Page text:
7 Replies
Dave Neuweiler

Hello Amanda ... there are an awful lot of choices out there, and everyone is sure to have a favorite brand and an idea of machine specifications -- both of which will have an impact on price. With that in mind, I'll jot a few notes about what I look for in a desktop work machine.

Processor speed: the higher the better. Certainly nothing les than 2 GHz; the higher the speed, the higher the price.

Processor brand/type: No preference between the two big players (Intel and AMD). You'll se a lot of specs like "dual core" and quad core." The more cores, the better the machine will be able to run multiple programs at the same time.

Operating System: Windows 7 for me -- it may not be as fancy as Windows 8, but it works. You can find machines that come pre-loaded with both Windows 7 and Windows 8, and you choose the one you want.

Hard Drive: size really matters here, because over the years, you'll accumulate a lot of files taking up lots of space. So again, the bigger the better. I'd suggest a minimum size of 500 GB. (One additional note here ... with a desktop machine, there are often empty expansion bays so that you can add a second hard drive for additional storage space later on. Empty expansion bays are a plus.)  

Memory: the more memory, the better the machine will perform. I'd suggest a minimum of 4 GB to start with this caveat -- look at the specs will say how much memory there is, as well as what the maximum memory can be. It'll usually say, "expandable to ..." It's good to have the option to add memory later.

CD/DVD Drive: Look for a drive that'll be able to burn CDs/DVDs. Most will, but just check.

USB Ports: The more the better. As an intangible, I like to have a couple on the front of the machine as well as a few spares on the back (your keyboard, mouse, possible your speakers will all use a USB port. Having a few extra will help if you say, add an external hard drive for backups.

What else? Unlike your laptop, there's no system battery, so if there's a power failure while you're working, the machine stops right there -- with the potential to lose work. I'd suggest that you budget $50-$60 for an uninterruptable power supply (UPS).

Monitor? The largest you can afford that'll fit your workspace.

Finally, shop around, and check out "bundled" systems where a monitor and/or printer might be thrown into the deal. And in my opinion, don't be afraid of buying "last year's" model, as long as the specs are okay. You can save a lot of money that way.

I hope this helps!

 

 

Steve Flowers

If you haven't experienced a computer running a solid state drive, once you do you'll never want to go back:)  Programs will launch instantly and a restart can take as little as 15 seconds. 

SSD as a primary drive have declined in price significantly. You can pick up a 240GB SSD drive for around $100. Pair this with a fast physical drive 7200 RPM or better and you have the best of two worlds. SSD to run your applications and OS and high capacity drive for video and working files.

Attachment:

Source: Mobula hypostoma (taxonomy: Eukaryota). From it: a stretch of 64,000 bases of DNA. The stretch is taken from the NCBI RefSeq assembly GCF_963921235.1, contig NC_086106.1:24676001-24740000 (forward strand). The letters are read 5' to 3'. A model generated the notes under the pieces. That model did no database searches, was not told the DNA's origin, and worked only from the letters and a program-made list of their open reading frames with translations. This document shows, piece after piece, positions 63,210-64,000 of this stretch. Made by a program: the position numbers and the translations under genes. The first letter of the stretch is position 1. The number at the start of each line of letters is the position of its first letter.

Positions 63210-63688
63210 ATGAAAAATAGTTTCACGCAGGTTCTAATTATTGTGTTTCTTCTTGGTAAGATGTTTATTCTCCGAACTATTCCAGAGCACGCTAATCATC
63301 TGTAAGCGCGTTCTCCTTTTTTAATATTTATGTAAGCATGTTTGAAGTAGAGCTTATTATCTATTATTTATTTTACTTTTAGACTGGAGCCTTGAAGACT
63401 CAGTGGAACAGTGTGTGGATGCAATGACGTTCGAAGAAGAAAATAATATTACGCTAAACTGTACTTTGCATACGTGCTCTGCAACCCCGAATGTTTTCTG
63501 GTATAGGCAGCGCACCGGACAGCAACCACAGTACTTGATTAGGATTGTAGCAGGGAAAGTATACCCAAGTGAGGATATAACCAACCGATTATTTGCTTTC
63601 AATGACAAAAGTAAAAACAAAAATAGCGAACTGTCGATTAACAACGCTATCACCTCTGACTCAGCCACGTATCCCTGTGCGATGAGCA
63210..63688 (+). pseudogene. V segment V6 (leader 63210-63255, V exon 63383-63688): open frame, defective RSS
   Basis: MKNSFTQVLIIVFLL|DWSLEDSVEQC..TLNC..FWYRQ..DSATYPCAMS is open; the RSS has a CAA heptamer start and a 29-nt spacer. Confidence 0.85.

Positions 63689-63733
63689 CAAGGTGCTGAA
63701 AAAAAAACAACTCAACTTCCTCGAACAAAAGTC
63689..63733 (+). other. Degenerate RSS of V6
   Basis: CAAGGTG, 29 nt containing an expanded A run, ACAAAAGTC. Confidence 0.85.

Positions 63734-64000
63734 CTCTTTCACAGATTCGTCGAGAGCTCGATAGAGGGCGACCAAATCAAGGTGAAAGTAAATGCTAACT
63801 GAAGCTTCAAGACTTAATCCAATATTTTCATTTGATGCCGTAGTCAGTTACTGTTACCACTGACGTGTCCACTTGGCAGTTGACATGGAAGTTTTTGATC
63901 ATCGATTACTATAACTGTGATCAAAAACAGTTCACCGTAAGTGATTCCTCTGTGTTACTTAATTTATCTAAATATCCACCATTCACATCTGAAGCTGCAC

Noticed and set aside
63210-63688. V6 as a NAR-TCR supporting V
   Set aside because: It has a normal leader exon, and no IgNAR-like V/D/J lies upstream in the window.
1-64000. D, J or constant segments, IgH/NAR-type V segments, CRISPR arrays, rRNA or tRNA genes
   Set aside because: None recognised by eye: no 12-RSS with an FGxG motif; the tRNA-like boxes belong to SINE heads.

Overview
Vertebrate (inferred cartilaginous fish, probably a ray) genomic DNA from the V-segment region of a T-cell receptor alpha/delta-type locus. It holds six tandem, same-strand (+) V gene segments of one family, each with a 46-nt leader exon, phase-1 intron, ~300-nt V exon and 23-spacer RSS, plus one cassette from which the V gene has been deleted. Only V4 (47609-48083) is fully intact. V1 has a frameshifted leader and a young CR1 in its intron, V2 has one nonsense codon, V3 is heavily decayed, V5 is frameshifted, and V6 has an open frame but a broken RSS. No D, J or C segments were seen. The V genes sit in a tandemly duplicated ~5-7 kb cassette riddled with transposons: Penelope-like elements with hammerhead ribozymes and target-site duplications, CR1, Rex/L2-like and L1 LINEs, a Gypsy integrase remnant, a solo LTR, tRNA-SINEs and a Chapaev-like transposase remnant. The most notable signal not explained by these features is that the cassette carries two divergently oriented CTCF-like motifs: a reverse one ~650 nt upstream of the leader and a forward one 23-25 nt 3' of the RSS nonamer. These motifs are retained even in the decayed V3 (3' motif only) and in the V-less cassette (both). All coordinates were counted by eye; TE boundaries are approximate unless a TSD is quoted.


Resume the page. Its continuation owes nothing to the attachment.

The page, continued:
Talia Taylor

Hey Marti, 

I came across a review for the HP  ENVY 15.6"x360 1080p laptop on YouTube. It was really good. I watched it before visiting this discussion, and Dave's suggestions (minus the CD/DVD drive) mirrors a lot of what was mentioned in the YouTube video - which was recorded this year.

 

If you are near a Costco, they are selling them at a $200 discount for around $599. 

Personally, I am looking to transition from a MAC to a Windows based computer primarily for compatibility with Articulate360. The HP Envy is something I would definitely purchase due to its processor. At my previous job, I worked with an Intel i5Core processor and was able to have Articulate, PowerPoint, Excel and Captivate open all at the same time. Talk about usability. From my understanding, the HP Envy has a similar processor and is meant to be more of a primary laptop for desktop use. For me, that is the downside, because I am looking for something I can tote around and not weigh me down (with a newborn on the way). But this seems like it may be a good option for you. Good luck! 

Talia Taylor

I accidentally hit the "report" button in my reply, so I am reposting just in case it gets removed. 

 

Hey Marti, 

I came across a review for the HP  ENVY 15.6"x360 1080p laptop on YouTube. It was really good. I watched it before visiting this discussion, and Dave's suggestions (minus the CD/DVD drive) mirrors a lot of what was mentioned in the YouTube video - which was recorded this year.

 

If you are near a Costco, they are selling them at a $200 discount for around $599. 

Personally, I am looking to transition from a MAC to a Windows based computer primarily for compatibility with Articulate360. The HP Envy is something I would definitely purchase due to its processor. At my previous job, I worked with an Intel i5Core processor and was able to have Articulate, PowerPoint, Excel and Captivate open all at the same time. Talk about usability. From my understanding, the HP Envy has a similar processor and is meant to be more of a primary laptop for desktop use. For me, that is the downside, because I am looking for something I can tote around and not weigh me down (with a newborn on the way). But this seems like it may be a good option for you. Good luck!